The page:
Need To Know The Sex Of These Dolphin Cichlids

Discussion in 'Fish, Snail, Worm And Pest ID Help' started by saket, Apr 25, 2017.

  1. saket

    saket Valued Member Member

    20170425_105107.jpg 20170425_105141.jpg they are in a 40 gallon right now its cycled has 2 apple snails for present.
     
  2. Ed204

    Ed204 Well Known Member Member

    Hi there,
    I don't think your fish are Blue Dolphin cichlids (Cyrtocara moorii). I'm not too sure what species is this. @chromedome52 xan help you out.

    Judging by the ventral and anal fins of your fish, I would assume that the fish on the first picture is a female and the fish in the second picture is a male.
    For exact sexing you can try to vent them.
     
  3. Mihai Boldor

    Mihai Boldor Valued Member Member

    They definitely are not dolphin cichlids
     
  4. Ed204

    Ed204 Well Known Member Member

    Agreed. Dolphin cichlids don't have black ventral find and should have humps on their forehead
     
  5. OP
    OP
    saket

    saket Valued Member Member

    i could not guess the right species of them so when i searched them online they looked like dolphin cichlids so i thought they were those. thanx for clearing my doubts. now i want to know both the sex and species of these cichlids.
     
  6. MikeRad89

    MikeRad89 Well Known Member Member

    They look more like metriaclima. They're not dolphins, but the others who've posted are looking for adult moori characteristics in a juvenile fish.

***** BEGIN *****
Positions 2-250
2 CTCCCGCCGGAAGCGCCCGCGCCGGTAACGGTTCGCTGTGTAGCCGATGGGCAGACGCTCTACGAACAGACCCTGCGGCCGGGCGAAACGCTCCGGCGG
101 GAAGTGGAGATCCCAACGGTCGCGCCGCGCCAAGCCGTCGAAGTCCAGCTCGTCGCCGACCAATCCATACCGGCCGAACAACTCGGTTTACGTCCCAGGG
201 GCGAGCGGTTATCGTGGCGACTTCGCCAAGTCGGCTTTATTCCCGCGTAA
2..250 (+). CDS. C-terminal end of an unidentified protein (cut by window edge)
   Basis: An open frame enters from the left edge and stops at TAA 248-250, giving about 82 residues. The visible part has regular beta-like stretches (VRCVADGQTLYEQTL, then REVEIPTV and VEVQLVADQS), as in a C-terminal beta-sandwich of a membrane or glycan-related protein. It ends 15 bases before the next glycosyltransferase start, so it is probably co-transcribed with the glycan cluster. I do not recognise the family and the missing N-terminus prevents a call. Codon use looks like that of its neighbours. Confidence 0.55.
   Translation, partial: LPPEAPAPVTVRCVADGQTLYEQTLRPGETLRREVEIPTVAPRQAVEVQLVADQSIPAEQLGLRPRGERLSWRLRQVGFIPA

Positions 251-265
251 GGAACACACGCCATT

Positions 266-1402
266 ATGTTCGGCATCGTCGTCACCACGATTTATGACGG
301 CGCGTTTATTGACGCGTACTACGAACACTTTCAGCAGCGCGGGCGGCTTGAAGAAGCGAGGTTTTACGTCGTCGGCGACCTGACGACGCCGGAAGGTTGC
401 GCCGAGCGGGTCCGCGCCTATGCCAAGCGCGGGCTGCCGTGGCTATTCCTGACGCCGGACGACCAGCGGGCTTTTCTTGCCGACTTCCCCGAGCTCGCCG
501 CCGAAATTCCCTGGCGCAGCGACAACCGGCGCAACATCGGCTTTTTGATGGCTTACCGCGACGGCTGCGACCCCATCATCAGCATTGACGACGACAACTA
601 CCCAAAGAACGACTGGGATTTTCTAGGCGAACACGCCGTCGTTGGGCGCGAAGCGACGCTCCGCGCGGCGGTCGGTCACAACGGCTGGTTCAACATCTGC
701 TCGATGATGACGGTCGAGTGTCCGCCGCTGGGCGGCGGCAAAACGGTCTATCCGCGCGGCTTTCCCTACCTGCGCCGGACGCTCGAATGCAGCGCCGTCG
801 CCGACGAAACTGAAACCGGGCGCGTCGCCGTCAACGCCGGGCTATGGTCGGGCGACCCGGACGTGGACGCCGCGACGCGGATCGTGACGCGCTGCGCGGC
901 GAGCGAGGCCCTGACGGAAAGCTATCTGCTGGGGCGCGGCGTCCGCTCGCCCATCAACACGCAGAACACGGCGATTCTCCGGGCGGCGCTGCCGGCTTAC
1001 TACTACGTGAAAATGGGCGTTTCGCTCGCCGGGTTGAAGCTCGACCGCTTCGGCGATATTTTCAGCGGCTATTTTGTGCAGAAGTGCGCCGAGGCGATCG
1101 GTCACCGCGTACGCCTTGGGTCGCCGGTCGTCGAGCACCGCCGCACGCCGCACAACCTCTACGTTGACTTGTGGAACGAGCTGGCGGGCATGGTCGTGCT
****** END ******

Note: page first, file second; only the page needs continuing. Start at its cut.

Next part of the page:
7. chromedome52

    chromedome52 Fishlore VIP Member

    They are not Metriaclima. They may be Chindongo socolofi. I'm uncertain about the first, as it looks more like an undetermined hybrid Mbuna, but it could simply be stressed (it has obviously been abused by tankmates). The second does look right for C. socolofi. Also known as the Pindani (common name).

    If the first is a female, you need more of them or she will end up dead. Mbuna are not pairing fish, and males tend to get very aggressive if there is only one female.
     
  8. OP
    OP
    saket

    saket Valued Member Member

    how stressed?
    they get along very well and no signs of aggression is there. what does it indicate?
    i still cant get the answer about the sex and species.
     
  9. chromedome52

    chromedome52 Fishlore VIP Member

    I gave you the most likely species, assuming they are not hybrids (which I never do on Mbuna that come with no names or wrong names). If it is C. socolofi, that species is notoriously difficult to sex, much like the Yellow Lab. As to sex, can't sex a beat up fish except possibly by venting. The fins on the first fish are ragged, and that comes from other fish biting it.
     




  1. This site uses cookies to help personalise content, tailor your experience and to keep you logged in if you register.
    By continuing to use this site, you are consenting to our use of cookies.
    Dismiss Notice